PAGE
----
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‘It is called the United States Dollar!’: Trump says cryptocurrency is ‘not money’

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Donald Trump expressed his mistrust of cryptocurrency Thursday, saying it was “not money” and warning that those wishing to join the trade would have to abide by banking regulations.

“I am not a fan of Bitcoin and other Cryptocurrencies, which are not money, and whose value is highly volatile and based on thin air,” Trump tweeted.

He added that cryptocurrency, whose electronic nature makes it nearly untraceable, could facilitate illegal activity.

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Cryptocurrency has flourished since Bitcoin launched in 2009. But when Facebook unveiled plans last month for its own virtual currency, Libra, the announcement rattled financial regulators the world over.

With more than two billion Facebook users, the social media giant’s cryptocurrency — which is slated for a 2020 launch and already has multiple partners — could completely disrupt the financial world.

But Trump said that Libra has “little standing or dependability.”

He also warned Facebook and other companies that, should they launch their own cryptocurrency, they would have to abide by both American and international banking regulations.

“We only have one real currency in the USA, and it is stronger than ever,” he tweeted.

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“It is called the United States Dollar!”

A high-level G7 working group is expected to produce a preliminary report on asset-backed cryptocurrencies next week when the group’s finance ministers meet in France.

“The more we, the international regulators, investigate this project, the more we have serious questions and potentially reservations,” said Francois Villeroy de Galhaut, head of the French central bank.

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His American counterpart at the Federal Reserve also broached the topic Wednesday and Thursday when testifying before Congress.

“I think we need to do a very careful, patient, thorough assessment of what the risks really are,” Jerome Powell said Thursday, adding that the size of Facebook’s social media network points to Libra’s “systemic importance.”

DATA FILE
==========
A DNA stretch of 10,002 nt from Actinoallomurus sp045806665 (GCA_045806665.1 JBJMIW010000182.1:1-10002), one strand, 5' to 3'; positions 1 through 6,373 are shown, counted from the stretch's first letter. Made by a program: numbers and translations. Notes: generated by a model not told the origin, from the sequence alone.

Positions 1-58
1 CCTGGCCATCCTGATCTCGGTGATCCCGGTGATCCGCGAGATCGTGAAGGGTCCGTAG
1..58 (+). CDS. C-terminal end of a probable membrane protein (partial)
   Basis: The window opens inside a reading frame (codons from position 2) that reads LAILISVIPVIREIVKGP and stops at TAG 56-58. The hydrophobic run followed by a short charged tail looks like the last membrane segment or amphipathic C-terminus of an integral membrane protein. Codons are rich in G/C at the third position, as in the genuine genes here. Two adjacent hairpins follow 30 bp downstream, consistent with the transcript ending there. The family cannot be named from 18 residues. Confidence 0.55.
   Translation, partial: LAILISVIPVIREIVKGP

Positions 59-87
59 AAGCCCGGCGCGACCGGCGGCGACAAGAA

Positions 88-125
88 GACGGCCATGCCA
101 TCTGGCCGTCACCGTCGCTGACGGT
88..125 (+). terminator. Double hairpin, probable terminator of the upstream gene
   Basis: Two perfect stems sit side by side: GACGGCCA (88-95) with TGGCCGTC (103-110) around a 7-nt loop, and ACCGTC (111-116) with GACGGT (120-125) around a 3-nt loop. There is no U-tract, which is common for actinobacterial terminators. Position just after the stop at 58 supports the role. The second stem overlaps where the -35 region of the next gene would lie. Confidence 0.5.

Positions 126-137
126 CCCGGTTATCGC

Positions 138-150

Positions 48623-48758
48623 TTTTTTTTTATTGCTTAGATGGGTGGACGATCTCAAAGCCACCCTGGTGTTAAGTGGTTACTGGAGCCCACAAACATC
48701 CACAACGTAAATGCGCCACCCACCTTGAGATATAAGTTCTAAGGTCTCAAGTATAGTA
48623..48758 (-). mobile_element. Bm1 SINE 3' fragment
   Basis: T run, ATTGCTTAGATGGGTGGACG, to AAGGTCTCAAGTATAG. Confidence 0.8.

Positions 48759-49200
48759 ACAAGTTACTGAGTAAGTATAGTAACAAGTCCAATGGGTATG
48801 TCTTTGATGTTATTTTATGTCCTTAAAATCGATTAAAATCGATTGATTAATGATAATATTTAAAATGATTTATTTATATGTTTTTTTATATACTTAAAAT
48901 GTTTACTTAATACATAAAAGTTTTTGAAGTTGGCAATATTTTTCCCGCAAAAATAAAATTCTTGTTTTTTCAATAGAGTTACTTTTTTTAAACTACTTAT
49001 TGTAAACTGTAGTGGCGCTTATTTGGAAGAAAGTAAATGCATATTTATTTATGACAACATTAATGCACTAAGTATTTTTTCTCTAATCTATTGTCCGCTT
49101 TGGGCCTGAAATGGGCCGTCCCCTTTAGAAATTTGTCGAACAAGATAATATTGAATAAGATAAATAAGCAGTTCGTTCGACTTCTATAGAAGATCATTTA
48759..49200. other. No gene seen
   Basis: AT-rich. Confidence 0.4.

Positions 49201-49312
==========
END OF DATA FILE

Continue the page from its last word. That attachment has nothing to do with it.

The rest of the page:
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Some American politicians have called for a total freeze on Facebook’s Libra project.

Facebook has pledged to deliver a stable virtual currency that lives on smartphones and could bring over a billion “unbanked” people — adults without bank accounts or those who use services outside the banking system such as payday loans to make ends meet — into the financial system.

The ubiquity of smartphones means digital wallets for Libra could expand the use of banking, credit card services and e-commerce in developing nations.

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WATCH: New Zealand prime minister unfazed as quake hits during an interview

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A moderate 5.6-magnitude earthquake rattled New Zealand's North Island early Monday but failed to crack Prime Minister Jacinda Ardern's trademark composure as she conducted a live television interview.

The quake struck just off the coast before 8:00 am local time (2000 Sunday GMT) at a depth of about 52 kilometres (32 miles) near Levin, about 90 kilometres north of Wellington, the US Geological Survey said.

St John Ambulance and New Zealand Police both said there were no initial reports of injuries or damage. There was no tsunami warning.

But there was sustained shaking in Wellington, where Ardern was being interviewed on breakfast television from parliament's Beehive building, which is designed to absorb seismic forces by swaying slightly on its foundations.

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US farmers are starting to worry as crop prices dip during COVID-19 crisis: ‘It’s kind of glum’

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Dave Burrier steered his tractor through a field, following a GPS map as he tried to plant as much corn as possible amid the yellow and green rye covering the ground.

Striving to get a massive yield out of his crops in rural Maryland is how Burrier hopes to make it through yet another uncertain year, beset by market disruptions caused by the COVID-19 pandemic and renewed trade tensions between the United States and China.

"We've had so much price erosion that we're basically at below the cost of production. We've got to figure out how to manage and turn a profit," Burrier told AFP.

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‘It’s the first time I’ve played golf in almost 3 months’: Trump makes excuses for golfing during coronavirus pandemic

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President Donald Trump was blasted on Sunday for playing golf during the coronavirus pandemic, a dramatic economic recession and after proclaiming churches "essential."

Instead of joining his voters sitting in the pews, Trump went for the links, which drew criticisms for the hypocrisy.

"Sleepy Joe’s representatives have just put out an ad saying that I went to play golf (exercise) today. They think I should stay in the White House at all times. What they didn’t say is that it’s the first time I’ve played golf in almost 3 months, that Biden was constantly vacationing, relaxing & making shady deals with other countries, & that Barack was always playing golf, doing much of his traveling in a fume spewing 747 to play golf in Hawaii - Once even teeing off immediately after announcing the gruesome death of a great young man by ISIS!" tweeted Trump.

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